James Collins watched Terry Butcher turn Inverness Caley’s Billy McKay into one of the Scottish Premiership’s most feared strikers and believes the new Hibs boss can do exactly the same for him.
Inverness’ Northern Irish hitman claimed 27 goals last season and is already halfway to repeating that haul after just 19 games this time round, but, like Collins, he initially found goals hard to come by after moving north of the border.
Having made the switch from Northampton to the Highlands, McKay scored just three goals in his first season and came close to being axed by Butcher, only to make the most of that reprieve to now be averaging around a goal every other game.
Like McKay, Collins has found goals hard to come by since his £200,000 move from Swindon Town, the 22-year-old having found the net just twice, breaking a five match barren run with back-to-back strikes against St Johnstone and St Mirren. However, it’s now more than two months since the Republic of Ireland Under-21 hitman found the net, a record he’s naturally desperate to see improve – and quickly.
Collins, who scored 18 times for the Robins last season, has his fingers crossed Butcher and his assistant Maurice Malpas can weave the same magic for him, the early signs highly promising as the new management team demand their side play the game in and around the opposition penalty area as much as possible.
As he looked forward to tomorrow’s match with Partick Thistle, Collins said: “I just look at what they did with Billy McKay at Inverness. He was not really known when he went up there, but he’s firing on all cylinders this season, just as he did last year. The gaffer and Maurice have done really well with him and I don’t see any reason why it can’t be the same for me.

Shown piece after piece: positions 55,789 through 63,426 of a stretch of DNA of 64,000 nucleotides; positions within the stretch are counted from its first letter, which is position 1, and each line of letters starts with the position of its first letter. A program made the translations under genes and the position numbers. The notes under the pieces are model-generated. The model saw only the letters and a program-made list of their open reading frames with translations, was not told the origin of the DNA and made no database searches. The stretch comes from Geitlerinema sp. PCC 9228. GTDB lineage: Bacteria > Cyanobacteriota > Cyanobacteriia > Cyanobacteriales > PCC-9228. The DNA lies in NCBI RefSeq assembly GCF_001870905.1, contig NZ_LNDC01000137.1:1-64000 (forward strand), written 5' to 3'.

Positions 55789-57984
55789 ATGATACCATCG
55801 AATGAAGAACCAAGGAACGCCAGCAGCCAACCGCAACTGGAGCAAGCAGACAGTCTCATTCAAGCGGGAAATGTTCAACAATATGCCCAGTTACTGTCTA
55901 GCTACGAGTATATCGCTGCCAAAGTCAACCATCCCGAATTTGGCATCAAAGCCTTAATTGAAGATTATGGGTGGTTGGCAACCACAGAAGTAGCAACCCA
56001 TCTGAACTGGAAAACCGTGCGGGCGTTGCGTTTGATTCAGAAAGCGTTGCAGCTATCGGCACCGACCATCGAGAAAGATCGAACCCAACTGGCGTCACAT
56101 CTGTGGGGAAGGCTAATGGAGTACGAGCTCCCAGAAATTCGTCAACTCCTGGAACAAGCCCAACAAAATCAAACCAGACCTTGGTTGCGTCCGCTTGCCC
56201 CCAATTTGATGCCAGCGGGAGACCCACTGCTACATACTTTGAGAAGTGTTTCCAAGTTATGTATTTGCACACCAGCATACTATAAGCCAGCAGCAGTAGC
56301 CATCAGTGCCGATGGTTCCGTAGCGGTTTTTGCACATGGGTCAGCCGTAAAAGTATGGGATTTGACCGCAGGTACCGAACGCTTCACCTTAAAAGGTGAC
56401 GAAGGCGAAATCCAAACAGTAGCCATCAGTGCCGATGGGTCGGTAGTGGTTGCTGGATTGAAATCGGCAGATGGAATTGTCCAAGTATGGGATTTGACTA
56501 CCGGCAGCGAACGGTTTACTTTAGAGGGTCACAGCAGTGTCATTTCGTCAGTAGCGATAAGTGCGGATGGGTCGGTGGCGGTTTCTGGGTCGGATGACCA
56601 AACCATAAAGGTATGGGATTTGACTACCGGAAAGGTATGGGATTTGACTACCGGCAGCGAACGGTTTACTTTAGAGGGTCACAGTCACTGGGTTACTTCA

“When I scored in those successive games against St Johnstone and St Mirren I thought ‘This is it’, but perhaps that was the problem – maybe I thought I had arrived and it was going to happen for me. Unfortunately it doesn’t always work like that.”
The answer, as far as Collins is concerned, is simply to get back to basics, to work hard both in training and in games believing that the rewards will come. That is the mantra preached by both Butcher and Malpas since their arrival in Edinburgh, the pair demanding the very least they get from their players is a work ethic regardless of how well they might be playing.
To that end, Collins has earned the praise of Butcher for his efforts, particularly in last weekend’s Scottish Cup triumph over Ross County in Dingwall, describing his seemingly boundless reserves of stamina and strength as “phenomenal” and joking his striker must possess a third lung.
Collins, of course, has no such thing, insisting that his game is simply built on those self-same guidelines as espoused by Butcher and Malpas.